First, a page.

But, if you want an idea of the story, then the central series of events begins with Stephen Fletcher, an American balloonist, who falls out of the sky and falls in love with Claire St Pierre, a married woman. Her younger sister Sophie, the rose grower of the title, falls in love with Stephen, all the while unaware that Joseph Morel, the local doctor, is in love with her. Youngest sister Mathilde, the most inquisitive and imaginative of the three St Pierre girls, observes them all with the droll wisdom of an intelligent child, and the Revolution slowly filters down from Paris.

The magic is in the language - de Kretser's descriptions of food, nature and Sophie's roses really leap off the page to captivate the senses. I almost want to start growing my own garden after reading about such beautiful flowers! '[Robert le Diable] flowers late, providing colour at the end of the season, and its violet petals are splashed with cerise and scarlet. Later, they fade to a soft dove-grey. Sophie has a terrible weakness for it'.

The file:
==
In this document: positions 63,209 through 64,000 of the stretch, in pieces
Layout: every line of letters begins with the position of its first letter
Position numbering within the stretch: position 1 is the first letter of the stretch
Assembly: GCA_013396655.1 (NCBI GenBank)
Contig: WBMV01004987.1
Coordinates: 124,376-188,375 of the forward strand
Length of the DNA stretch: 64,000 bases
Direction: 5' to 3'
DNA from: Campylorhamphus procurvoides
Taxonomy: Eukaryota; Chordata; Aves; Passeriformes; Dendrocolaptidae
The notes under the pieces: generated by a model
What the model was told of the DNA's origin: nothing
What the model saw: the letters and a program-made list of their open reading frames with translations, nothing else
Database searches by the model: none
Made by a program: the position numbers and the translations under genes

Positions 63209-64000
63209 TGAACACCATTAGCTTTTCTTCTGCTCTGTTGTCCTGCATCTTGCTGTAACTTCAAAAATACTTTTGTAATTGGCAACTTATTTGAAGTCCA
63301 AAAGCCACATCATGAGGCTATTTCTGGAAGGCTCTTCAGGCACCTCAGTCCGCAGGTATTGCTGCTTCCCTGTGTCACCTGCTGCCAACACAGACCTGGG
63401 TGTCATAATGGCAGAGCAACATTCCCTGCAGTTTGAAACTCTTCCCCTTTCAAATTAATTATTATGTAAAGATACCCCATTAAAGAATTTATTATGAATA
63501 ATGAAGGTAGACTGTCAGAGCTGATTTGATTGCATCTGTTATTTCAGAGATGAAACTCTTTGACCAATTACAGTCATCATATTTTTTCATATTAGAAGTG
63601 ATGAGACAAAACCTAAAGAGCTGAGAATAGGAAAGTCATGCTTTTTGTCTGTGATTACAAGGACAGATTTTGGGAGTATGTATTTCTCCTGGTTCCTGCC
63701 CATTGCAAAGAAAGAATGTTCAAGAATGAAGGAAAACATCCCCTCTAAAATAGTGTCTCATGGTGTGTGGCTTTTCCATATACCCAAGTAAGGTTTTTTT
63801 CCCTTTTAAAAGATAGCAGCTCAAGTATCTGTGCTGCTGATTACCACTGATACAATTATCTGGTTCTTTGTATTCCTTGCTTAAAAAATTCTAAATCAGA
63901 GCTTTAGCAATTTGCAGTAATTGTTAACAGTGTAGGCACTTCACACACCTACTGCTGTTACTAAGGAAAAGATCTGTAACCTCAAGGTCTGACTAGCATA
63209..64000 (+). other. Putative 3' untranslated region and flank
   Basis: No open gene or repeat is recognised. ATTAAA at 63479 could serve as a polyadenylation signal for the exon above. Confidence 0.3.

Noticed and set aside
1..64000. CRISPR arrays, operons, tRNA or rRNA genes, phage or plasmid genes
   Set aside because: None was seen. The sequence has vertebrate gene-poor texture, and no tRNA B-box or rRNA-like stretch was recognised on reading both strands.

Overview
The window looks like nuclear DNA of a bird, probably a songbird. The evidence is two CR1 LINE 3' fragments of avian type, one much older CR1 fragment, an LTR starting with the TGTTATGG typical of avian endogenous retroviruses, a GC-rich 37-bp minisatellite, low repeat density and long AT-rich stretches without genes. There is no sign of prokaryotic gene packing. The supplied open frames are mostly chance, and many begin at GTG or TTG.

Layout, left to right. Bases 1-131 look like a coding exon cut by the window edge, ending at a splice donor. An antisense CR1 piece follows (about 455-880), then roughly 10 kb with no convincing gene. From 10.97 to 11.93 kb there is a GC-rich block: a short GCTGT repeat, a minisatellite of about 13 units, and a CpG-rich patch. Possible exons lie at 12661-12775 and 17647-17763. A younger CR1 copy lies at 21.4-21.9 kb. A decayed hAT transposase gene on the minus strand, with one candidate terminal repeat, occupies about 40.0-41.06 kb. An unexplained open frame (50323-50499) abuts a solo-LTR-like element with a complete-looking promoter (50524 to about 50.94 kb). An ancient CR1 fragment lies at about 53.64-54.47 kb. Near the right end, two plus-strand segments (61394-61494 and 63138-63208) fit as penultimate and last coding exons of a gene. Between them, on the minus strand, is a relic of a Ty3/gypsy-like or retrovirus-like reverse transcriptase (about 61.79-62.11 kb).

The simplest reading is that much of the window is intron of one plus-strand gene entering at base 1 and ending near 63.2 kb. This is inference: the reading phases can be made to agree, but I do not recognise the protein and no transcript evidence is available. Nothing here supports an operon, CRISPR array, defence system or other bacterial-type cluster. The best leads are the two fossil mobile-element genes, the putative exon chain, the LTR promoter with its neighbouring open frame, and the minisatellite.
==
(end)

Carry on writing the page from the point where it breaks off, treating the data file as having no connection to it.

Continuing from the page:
I also liked the humour of the dialogue, but felt distanced from the characters by the omniscient narrator, in the mocking style of nineteenth century authors like Thackeray. I was able to escape into another place and time, though, which is all that matters! A lyrical and subtle take on the Revolution, from a very talented author. Recommended. ( )
  AdonisGuilfoyle | Jun 7, 2012 |
A book that was spell-binding, and yet - I resented it. The different ingredients are not well mixed and the characters do not come to life properly. Reminded me a bit of the Angelique series which I read as a teenager in France, hot and steamy and probably by now completely unknown.